Three steps to creating work you can love
“I’ve drawn a line in the sand. I’m quitting this job at the end of the year, come hell or high water.”
“This is absolutely the last time I’m working a holiday season.”
“I can’t take the stress any more. I’m retiring at the end of the school year.”
Have you heard or said any of these things? I’ve heard all of them from clients, friends and acquaintances. What do they all have in common? They are all about leaving something behind (and that can be a good thing) but none of them are about moving toward something.
Jim Rohn said, “If you don’t design your own life plan, chances are you’ll fall into someone else’s plan. And guess what they have planned for you? Not much.”
I recently received a referral for a client who was letting all her friends know that she was definitely quitting her job at the end of the month and was looking for direction and prayers for the future. While I applaud anyone for being decisive and moving on from a situation that has become stagnant, stressful or even unbearable, I also advise clients to use some of that new found determination to plan and create an action plan around what comes next. Making a decision to leave something behind is great. Hitching that decision to a plan for the future is even better. Otherwise, you may just fall into something else equally challenging and frustrating in order to make a paycheck.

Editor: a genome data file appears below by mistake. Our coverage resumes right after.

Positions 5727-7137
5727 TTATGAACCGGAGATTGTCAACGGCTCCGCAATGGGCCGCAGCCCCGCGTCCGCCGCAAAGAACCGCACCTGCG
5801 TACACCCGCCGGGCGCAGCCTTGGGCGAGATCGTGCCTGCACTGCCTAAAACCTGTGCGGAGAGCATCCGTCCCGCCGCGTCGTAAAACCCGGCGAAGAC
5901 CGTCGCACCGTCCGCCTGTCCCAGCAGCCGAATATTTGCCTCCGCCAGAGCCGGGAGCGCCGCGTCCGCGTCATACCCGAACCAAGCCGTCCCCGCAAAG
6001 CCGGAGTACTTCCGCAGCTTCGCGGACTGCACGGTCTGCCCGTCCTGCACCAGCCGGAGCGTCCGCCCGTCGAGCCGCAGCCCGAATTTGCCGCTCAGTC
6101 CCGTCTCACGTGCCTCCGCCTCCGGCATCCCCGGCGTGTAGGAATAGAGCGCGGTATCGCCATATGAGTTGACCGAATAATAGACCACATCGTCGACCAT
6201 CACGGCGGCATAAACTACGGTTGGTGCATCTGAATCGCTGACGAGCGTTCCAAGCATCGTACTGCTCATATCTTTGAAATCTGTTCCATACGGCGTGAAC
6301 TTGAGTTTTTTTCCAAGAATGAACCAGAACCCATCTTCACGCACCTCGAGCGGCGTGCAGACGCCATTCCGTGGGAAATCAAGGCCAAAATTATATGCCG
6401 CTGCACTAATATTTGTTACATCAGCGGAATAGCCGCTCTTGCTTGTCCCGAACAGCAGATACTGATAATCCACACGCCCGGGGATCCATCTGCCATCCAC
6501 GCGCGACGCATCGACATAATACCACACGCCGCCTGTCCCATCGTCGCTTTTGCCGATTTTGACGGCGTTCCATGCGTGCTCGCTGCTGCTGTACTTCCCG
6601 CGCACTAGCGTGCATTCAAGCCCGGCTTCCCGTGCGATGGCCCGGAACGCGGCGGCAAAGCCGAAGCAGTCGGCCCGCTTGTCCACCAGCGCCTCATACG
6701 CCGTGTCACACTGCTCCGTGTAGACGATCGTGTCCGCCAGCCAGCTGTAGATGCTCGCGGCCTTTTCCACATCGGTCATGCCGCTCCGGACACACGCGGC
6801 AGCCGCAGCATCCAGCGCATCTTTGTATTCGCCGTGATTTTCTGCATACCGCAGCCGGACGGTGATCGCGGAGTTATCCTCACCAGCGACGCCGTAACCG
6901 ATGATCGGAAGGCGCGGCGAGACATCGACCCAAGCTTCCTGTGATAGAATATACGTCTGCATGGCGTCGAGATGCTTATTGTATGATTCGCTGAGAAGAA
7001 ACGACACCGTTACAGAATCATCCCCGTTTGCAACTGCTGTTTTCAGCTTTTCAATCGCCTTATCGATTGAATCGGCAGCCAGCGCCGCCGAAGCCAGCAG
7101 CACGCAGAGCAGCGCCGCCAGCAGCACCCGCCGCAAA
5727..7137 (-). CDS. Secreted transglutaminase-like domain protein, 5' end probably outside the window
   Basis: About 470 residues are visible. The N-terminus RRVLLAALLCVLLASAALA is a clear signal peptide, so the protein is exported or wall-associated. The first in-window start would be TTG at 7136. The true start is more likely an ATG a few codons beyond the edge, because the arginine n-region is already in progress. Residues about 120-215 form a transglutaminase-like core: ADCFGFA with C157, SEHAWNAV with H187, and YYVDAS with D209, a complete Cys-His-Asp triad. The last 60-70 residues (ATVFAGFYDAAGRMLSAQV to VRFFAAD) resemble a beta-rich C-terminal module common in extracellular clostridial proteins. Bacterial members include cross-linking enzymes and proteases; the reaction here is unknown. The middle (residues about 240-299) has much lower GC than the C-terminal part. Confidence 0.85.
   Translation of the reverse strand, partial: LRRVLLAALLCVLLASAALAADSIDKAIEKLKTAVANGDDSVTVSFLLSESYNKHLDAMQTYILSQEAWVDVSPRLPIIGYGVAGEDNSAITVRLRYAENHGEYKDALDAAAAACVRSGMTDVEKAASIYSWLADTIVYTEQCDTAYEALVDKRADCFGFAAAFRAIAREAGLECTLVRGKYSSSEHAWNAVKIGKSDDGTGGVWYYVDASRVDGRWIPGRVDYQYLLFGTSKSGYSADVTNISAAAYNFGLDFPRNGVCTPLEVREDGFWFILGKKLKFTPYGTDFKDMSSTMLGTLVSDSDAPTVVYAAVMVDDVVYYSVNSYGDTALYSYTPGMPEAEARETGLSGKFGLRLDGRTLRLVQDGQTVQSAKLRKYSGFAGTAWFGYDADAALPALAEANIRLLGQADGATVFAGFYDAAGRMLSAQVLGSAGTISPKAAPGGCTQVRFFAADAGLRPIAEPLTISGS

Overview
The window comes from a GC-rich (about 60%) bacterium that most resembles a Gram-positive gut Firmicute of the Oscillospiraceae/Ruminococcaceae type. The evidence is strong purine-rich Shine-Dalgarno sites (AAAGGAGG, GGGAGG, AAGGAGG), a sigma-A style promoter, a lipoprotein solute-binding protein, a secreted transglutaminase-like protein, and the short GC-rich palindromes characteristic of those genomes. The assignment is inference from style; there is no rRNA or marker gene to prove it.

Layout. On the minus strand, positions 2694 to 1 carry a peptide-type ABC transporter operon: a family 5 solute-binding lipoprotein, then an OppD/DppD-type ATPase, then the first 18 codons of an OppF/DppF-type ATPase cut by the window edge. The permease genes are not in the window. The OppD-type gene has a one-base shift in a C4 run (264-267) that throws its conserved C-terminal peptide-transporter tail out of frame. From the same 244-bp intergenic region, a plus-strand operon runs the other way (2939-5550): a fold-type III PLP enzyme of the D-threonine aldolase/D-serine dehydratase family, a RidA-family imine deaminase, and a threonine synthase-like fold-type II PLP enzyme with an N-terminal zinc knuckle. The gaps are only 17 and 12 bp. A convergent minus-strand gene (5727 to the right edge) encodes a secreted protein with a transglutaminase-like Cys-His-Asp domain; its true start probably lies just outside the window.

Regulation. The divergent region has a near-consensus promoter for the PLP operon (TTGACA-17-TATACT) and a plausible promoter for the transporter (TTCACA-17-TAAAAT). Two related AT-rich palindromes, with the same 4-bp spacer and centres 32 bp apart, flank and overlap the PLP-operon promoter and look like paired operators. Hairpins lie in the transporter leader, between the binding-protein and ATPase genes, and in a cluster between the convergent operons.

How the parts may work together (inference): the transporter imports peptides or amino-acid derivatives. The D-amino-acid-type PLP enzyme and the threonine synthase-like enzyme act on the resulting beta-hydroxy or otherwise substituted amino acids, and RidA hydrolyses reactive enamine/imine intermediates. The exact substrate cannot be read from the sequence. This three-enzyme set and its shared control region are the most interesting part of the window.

Brain research has shown that we are naturally wired to focus on the negative. Rick Hanson in his book, Hardwiring for Happiness explains that our brains are like Velcro for negative and Teflon for positive. When we are focused on what we want to leave behind, we are focused on the negative. To be successful though, we need to also envision what we want for our future. Here’s how:
- Set aside some time to clarify what you want for yourself. Ask yourself:
- What are my skills and talents? What are my interests and dreams?
- What are my core values? How do they relate to the work that I want to do?
- What is my personality style? How does it play into the kind of work that I envision?
- What do I prefer in terms of an environment to work in?
- Do I prefer to be my own boss or to let someone else run the show?
- Create a description or visual of what you envision for your future. This could be a vision board or a specific job description that identifies what is important to you. Make it the ideal situation and set your standards high.
Most of us have a vague idea of what we ideally want in our lives but those thoughts remain fleeting and unattainable because we don’t take the time to gain clarity, create a vision and an action plan. Take the time to turn dreams into reality by creating a vision and a plan for the future, instead of just a plan for leaving behind the past.
Dream Achiever Coaching is well worth the time and money. Lynne is a wonderful coach. She offers priceless advice, encouragement, and support. She has personally helped reel me in to focus my time and energy appropriately and has also helped me achieve my dream of having an enjoyable, fulfilling, and successful business. Amy Molley, www.sensiblesensoryspaces.com/
Want to start or grow your own business and create work you can love? Check out my Build Your Business Program that includes 2 coaching calls!